1. As part of a story about Noah, children could fi nd small plastic animals hidden in sevens and twos around the church. They could bring them up to the front of the church and place them safely in a boat. They could look for the characters needed for your Bible story or different objects that illustrate your sermon points.
2. Use a science or nature object lesson as a sermon illustration, and demonstrate it with the children during the sermon.
3. If you are using PowerPoint slides to support your sermon, choose a small object that is relevant to your sermon, such as a coin, heart, crown, angel, etc., and hide pictures of these objects throughout your slides. Ask the children to look for the hidden pictures quietly and secretly, and count how many they can find.
4. Give each child a small piece of modeling clay. Ask the children to model something that relates to the sermon—an object you mention, what the sermon means to them, something that helps them to understand God’s love or forgiveness, or an item from the Bible story, for example.
5. Dress a few children as the characters in your chosen Bible story and help them to create tableau scenes to illustrate the story.
These are just some of the ways of involving children in worship. Once you start involving the children, you and your church leaders will find many others ways to make the worship service a blessing to the children.
1 Ellen G. White, Gospel Workers (Washington, DC: Review
and Herald Pub. Assn., 1915), 208.
2 The Barna Group, “Evangelism Is Most Effective Among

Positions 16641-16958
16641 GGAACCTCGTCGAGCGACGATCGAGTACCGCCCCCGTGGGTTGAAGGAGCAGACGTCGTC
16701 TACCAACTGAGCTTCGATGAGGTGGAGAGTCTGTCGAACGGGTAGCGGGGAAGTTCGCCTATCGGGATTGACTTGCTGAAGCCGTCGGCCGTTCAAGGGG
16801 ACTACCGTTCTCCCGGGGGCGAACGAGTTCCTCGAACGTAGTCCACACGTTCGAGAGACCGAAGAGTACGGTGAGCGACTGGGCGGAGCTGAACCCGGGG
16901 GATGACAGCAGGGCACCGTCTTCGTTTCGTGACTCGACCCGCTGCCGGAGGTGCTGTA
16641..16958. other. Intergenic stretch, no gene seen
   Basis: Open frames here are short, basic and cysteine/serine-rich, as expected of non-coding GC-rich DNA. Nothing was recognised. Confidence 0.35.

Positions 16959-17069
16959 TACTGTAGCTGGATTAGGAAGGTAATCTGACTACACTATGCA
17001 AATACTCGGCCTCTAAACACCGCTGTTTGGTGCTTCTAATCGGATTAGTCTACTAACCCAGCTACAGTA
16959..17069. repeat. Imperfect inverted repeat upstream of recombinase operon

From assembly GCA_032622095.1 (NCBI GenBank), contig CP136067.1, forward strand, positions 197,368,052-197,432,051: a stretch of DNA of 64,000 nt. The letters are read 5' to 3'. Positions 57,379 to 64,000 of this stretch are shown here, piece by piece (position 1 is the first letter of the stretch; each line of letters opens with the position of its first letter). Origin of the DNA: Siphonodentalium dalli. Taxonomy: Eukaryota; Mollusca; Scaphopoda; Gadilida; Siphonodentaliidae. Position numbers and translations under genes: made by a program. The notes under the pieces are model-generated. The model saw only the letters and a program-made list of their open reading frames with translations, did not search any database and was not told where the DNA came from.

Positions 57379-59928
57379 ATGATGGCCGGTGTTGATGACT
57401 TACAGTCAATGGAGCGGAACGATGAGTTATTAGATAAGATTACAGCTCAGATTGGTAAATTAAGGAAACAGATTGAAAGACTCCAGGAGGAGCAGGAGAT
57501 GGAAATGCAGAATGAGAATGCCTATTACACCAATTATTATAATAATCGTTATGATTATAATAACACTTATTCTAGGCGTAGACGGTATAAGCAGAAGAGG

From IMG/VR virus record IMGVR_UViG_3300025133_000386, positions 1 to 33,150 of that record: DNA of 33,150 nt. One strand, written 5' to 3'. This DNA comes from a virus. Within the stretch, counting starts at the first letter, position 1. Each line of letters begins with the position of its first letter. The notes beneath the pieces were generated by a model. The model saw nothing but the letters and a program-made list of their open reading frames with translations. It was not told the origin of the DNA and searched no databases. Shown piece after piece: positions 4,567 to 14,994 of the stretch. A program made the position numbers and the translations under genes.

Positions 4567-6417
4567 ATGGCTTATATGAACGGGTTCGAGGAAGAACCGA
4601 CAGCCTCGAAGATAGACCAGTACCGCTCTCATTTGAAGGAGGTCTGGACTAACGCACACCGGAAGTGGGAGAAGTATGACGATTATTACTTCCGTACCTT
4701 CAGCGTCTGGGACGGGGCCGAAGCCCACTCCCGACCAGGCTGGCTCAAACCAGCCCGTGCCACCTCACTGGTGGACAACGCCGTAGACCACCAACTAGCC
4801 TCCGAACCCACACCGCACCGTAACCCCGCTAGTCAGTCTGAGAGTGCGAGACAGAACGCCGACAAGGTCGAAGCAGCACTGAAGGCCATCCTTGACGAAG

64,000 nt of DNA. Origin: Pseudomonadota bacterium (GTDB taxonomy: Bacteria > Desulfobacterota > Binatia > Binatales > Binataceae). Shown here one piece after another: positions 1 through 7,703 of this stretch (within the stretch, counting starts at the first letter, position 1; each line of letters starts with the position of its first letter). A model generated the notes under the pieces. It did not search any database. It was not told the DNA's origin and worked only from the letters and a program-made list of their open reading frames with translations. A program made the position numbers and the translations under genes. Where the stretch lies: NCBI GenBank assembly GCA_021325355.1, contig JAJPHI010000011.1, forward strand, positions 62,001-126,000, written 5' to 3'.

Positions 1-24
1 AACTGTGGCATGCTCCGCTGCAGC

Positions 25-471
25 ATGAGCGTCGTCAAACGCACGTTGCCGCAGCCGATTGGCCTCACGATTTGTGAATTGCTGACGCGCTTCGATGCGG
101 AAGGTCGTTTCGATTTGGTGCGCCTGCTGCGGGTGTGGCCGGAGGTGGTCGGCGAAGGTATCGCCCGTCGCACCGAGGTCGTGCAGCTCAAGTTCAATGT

Kids,” Barna Group, www.barna.org.
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Web sites and books to help you involve children in your church
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Formerly called “Bible Reading
Fellowship,” the Barnabas Web site
has hundreds of ideas for prayers,
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Many are suitable for whole
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then search for what you need.
50 Creative Worship Ideas, by
Nancy Goudie, Eastbourne, UK:
Kingsway Publications, 2002.
ISBN 10: 1842910272.
100 Creative Prayer Ideas for
Kids: And Grown-Ups Too!, by
Karen Holford, Nampa, ID: Pacific
Press Publishing Association,
2003. ISBN 10: 0816319685.
100 Quick & Easy Worship Ideas
for Kids, by Karen Holford,
Nampa, ID: Pacific Press Publishing
Association, 2004. ISBN 10:
100 Instant Ideas for All-Age Worship,
by Sue Relf, Eastbourne,
UK: Kingsway Publications, 1993.
ISBN 10: 0854767630.
Multi-sensory Church: Over
30 Innovative Ready-to-use
Ideas, by Sue Wallace, Milton
Keynes, UK: Scripture Union
Publishing, 2002. ISBN 10:
Multi-sensory Prayer: Over 60
Ideas, by Sue Wallace, Sarah
Mayers, and Darren Hill, Milton
Keynes, UK: Scripture Union
Publishing, 2000. ISBN 10:
Pick ’n’ Mix: Over 100 Ideas
to Create Programmes for
Children of All Ages, by
Judith Merrell, Milton Keynes,
UK: Scripture Union Publishing,
1997. ISBN 10: 1859990967.